Covid Update: Vaccine Misconceptions

After the Sandpiper eblast on September 11th announcing the FDA approval of new Pfizer/BioNTech and Moderna mRNA COVID vaccines, we received a response from a vaccine skeptic that included the following sentence: “Nearly everyone that I know who is vaccinated AND double – triple boosted, has had COVID several times.”


Let me explain why: “being triple boosted and having COVID several times” is highly unlikely to protect you from the new COVID variants. Getting one of the new vaccines as soon as possible is the only way to significantly reduce your risk of serious illness or death.


Data from the from the first mRNA COVID vaccines showed a 68% reduction in the incidence of infection shortly after the second shot, declining to 36% within 6 months. Protection against hospitalization or death was over 90% shortly after vaccination, and protection declined to 50-60% after 6 months or more. Unfortunately, the decline in COVID immunity was faster in older vaccine recipients. Protection against hospitalization or death is a much more reliable statistic than protection against infection for the following reasons.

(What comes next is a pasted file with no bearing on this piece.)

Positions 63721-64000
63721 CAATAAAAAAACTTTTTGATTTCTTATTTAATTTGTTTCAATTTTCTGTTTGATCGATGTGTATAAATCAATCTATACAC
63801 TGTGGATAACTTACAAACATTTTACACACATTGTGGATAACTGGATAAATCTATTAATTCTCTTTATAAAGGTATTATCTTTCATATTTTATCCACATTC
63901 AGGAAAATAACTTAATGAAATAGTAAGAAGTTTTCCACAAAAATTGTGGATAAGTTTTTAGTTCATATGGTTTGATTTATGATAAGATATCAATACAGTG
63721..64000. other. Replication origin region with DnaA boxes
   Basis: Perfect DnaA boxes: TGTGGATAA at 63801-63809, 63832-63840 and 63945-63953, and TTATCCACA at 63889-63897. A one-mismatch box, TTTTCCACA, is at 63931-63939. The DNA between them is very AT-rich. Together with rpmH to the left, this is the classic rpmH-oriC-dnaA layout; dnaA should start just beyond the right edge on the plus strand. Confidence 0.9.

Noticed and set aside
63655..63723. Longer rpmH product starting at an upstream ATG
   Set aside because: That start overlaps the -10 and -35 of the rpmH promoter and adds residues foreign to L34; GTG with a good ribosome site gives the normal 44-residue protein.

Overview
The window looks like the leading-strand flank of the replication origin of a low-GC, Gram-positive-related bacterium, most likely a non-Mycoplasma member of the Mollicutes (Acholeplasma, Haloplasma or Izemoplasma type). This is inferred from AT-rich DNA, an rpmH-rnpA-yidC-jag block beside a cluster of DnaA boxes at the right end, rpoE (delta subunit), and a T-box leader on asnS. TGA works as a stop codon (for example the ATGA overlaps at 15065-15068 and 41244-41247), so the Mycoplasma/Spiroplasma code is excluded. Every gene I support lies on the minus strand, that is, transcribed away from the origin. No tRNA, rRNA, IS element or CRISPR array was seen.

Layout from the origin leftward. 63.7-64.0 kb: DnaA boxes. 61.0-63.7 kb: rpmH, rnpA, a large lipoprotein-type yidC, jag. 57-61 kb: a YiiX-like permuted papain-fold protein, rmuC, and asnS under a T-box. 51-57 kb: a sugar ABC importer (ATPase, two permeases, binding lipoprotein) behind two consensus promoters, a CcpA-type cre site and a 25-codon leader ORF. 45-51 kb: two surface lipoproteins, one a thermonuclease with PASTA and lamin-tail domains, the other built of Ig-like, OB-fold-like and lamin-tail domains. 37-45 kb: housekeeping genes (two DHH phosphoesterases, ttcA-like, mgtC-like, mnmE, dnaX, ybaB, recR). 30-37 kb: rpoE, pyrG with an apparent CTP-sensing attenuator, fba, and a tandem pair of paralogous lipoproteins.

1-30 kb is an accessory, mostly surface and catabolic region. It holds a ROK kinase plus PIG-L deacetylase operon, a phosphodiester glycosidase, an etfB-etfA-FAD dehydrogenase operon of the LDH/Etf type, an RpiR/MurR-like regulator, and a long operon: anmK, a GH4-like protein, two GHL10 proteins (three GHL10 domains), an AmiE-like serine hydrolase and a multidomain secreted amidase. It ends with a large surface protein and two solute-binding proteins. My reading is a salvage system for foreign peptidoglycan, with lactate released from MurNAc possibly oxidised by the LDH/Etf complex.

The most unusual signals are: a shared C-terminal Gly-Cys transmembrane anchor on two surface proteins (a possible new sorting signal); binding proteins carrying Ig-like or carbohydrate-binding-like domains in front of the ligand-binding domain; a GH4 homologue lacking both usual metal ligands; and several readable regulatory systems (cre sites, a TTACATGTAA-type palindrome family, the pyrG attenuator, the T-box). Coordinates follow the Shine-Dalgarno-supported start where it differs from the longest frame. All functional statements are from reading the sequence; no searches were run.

Protection against infection is a difficult metric since it is influenced by a variety of factors including lack of detection of asymptomatic infections, masking or lack thereof, avoidance or participation in high-risk exposure settings, unreported testing results, as well as the aforementioned time since the last booster. The COVID vaccines cannot provide robust protection in immunocompromised individuals, which unfortunately includes all of us over 65 years of age. So even if you “triple boosted”, if you are older and more than 6 months have passed since your last booster, and you have abandoned all precautions to prevent infection, it is not surprising that you might catch COVID. The new virus variants are clearly more transmissible that the original virus strains, so older data on vaccine efficacy may not be relevant in the current situation.


Multiple prior COVID infections are not as protective as one might hope. Prior infection with the original strains of the COVID virus was less protective than vaccination with the matching mRNA vaccines, but infection with the Omicron variants induced an even lower level of protection against hospitalization and this protective effect declined more rapidly. As new COVID variants emerge and the time since prior infections increases, the chances that any protective effects remain will diminish.


Getting the new COVID vaccine is the only way to effectively boost your immune response to the current, highly transmissible COVID virus variants. Vaccine skeptics, take note.